Global variables in HTML how to set them

Posted on 2011-09-28
Last Modified: 2012-05-12
I want to be able to refer to global variables, throughout my webpages.

I have set some variables and I can't read read them even in the page I set them, see the code, so I believe that I have not set the globals correctly if someone could check for me please.

When I searched EE for a solution there was lots of comments about the badness of global variables.

I also tried setting $_POST variables and that wasn't successful either.

Can someone help

Thank you for reading this

        foreach ($GLOBALS as $key => $value)
            echo htmlspecialchars('$key : $value');
            echo "<br>";
        //header("Location: SecretPage.php");

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Question by:johnecollins
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Accepted Solution

Ray Paseur earned 334 total points
ID: 36718735
Buy this book.   It will get you a good foundation in how PHP works.

My guess is that you want to use the PHP session.  It lets you carry variables from one page to the next.
LVL 109

Assisted Solution

by:Ray Paseur
Ray Paseur earned 334 total points
ID: 36718750
From the variable names posted here it looks like you may be trying to do client authentication in PHP.  If so, this article will show you the design pattern.
LVL 83

Assisted Solution

by:Dave Baldwin
Dave Baldwin earned 166 total points
ID: 36718859
There are two primary methods of storage (that Ray referred to above) available to you.  The first is $_SESSION variables which apply to a particular session and user.  They expire after a short time of inactivity.  The second is databases like MySQL which don't expire.  You would have to include some id info to find data for a particular user.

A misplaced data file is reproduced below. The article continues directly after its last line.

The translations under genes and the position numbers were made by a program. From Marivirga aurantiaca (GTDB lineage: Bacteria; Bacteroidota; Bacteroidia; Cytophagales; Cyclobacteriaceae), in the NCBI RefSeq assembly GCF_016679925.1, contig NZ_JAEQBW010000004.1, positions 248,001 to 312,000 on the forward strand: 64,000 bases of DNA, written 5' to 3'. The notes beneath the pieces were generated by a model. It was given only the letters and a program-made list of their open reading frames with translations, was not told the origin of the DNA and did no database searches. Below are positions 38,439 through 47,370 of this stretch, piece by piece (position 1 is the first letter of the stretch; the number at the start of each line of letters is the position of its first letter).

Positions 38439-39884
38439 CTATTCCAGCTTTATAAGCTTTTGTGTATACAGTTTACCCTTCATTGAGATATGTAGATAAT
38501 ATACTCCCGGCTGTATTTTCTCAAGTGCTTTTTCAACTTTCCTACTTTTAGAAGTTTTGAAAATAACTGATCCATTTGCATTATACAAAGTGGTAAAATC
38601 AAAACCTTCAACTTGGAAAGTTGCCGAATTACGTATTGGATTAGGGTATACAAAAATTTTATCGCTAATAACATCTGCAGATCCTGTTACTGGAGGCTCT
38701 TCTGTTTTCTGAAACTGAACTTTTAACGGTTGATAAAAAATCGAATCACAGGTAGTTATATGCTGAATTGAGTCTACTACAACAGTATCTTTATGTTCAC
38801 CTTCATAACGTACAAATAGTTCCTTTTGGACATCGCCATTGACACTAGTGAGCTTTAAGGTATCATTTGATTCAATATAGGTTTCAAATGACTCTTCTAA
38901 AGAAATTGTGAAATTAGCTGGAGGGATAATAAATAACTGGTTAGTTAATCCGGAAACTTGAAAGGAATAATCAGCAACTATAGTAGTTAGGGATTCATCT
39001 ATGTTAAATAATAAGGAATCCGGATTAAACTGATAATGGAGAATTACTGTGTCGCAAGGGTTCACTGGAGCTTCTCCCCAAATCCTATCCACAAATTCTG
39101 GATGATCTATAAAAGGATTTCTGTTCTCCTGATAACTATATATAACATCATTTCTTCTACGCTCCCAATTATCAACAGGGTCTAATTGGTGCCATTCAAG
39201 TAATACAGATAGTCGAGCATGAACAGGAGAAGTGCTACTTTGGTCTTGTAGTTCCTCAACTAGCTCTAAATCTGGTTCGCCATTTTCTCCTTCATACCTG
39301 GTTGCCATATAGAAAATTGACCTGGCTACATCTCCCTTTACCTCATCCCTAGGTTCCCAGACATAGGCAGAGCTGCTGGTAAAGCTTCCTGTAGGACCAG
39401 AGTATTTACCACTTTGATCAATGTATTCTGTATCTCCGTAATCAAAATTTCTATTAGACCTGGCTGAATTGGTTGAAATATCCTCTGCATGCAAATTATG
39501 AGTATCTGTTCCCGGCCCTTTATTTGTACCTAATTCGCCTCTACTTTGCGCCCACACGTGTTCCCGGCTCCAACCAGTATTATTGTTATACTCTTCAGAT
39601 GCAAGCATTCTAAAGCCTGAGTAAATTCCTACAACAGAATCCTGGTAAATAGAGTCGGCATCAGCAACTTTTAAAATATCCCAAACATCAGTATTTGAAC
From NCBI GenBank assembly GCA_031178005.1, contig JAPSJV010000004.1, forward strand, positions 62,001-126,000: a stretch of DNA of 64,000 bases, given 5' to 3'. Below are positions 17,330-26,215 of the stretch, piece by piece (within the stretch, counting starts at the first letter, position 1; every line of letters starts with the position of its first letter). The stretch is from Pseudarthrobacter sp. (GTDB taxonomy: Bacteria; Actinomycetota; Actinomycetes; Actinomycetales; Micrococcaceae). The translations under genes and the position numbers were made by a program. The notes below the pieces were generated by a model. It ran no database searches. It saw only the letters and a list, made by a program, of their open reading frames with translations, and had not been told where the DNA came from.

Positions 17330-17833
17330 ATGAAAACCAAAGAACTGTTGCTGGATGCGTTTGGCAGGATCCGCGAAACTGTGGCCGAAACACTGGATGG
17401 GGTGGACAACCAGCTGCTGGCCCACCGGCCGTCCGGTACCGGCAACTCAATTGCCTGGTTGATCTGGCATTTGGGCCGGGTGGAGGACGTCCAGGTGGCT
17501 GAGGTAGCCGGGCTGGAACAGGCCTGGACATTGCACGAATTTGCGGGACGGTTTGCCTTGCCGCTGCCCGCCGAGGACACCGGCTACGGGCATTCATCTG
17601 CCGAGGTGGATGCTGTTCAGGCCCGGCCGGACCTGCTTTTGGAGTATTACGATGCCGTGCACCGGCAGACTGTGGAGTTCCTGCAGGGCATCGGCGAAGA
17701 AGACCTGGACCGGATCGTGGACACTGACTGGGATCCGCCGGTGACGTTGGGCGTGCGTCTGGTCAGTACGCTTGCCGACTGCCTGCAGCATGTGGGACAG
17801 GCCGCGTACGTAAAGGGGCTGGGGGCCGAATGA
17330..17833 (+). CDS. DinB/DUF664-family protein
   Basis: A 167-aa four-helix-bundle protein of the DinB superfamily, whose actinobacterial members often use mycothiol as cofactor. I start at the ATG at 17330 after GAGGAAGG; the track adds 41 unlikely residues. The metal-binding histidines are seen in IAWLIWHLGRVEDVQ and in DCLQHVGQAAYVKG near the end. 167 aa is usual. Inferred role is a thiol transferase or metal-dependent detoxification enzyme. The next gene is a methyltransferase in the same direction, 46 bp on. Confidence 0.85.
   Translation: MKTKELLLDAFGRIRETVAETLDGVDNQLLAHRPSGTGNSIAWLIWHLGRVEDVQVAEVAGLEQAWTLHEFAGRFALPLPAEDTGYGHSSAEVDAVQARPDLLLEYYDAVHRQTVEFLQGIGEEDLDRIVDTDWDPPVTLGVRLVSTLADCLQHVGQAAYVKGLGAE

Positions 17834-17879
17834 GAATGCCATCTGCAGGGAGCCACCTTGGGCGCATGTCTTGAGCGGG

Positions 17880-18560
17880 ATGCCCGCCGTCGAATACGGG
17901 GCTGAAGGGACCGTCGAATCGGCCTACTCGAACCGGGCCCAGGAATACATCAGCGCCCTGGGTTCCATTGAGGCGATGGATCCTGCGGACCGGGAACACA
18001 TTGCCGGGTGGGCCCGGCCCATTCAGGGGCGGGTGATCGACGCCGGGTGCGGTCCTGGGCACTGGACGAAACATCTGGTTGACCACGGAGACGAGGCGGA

All other data and variables disappear when the PHP script finishes.  The only thing left is what you sent to the browser.
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Author Comment

ID: 36718925
Hi Ray,

Thanks for the swift answers, I meant to contact you because I already have that bokk and have read most of it. I will consult it again and and the other two sites. As I was struggling with the things I was doing I enrolled on two courses on the sitepoint site the getting started with CSS and javascript programming for the web. I am feeling the benefit for them and it's solved a few problems for me and I'll be charging upwards and onwards ;-)

If I ever make it to America I'd be very pleased to come and shake your hand and thank you for all the help you have given me.

Cheers for now


Author Closing Comment

ID: 36718951
Thank you both for your help and the quick response

LVL 83

Expert Comment

by:Dave Baldwin
ID: 36718973
You're welcome, glad to help.
LVL 109

Expert Comment

by:Ray Paseur
ID: 36718996
Thanks for your kind words, John.  In addition to what DaveBaldwin said, there is another way to pass information from one request to the next (in HTTP parlance, a page load is a "request") and that is to use cookies.  In fact the session handler uses cookies to carry a pointer.  The pointer lets each script find the values in the session array.

It works something like this:

$_SESSION["dogName"] = "Fido";

Now the value in $_SESSION["dogName"] will be available to other scripts.

Couple of notes.  Session_start() must be called first before there is any browser output at all, even invisible whitespace.  A good way to ensure that catastrophe is not left to chance is to put the session_start() into some kind of conditional structure, like an if() statement.  A good way to reduce the risk of error is to make session_start() the first line in your php script.  The $_SESSION array is undefined but mutable even if you do not execute session_start(); so be aware!

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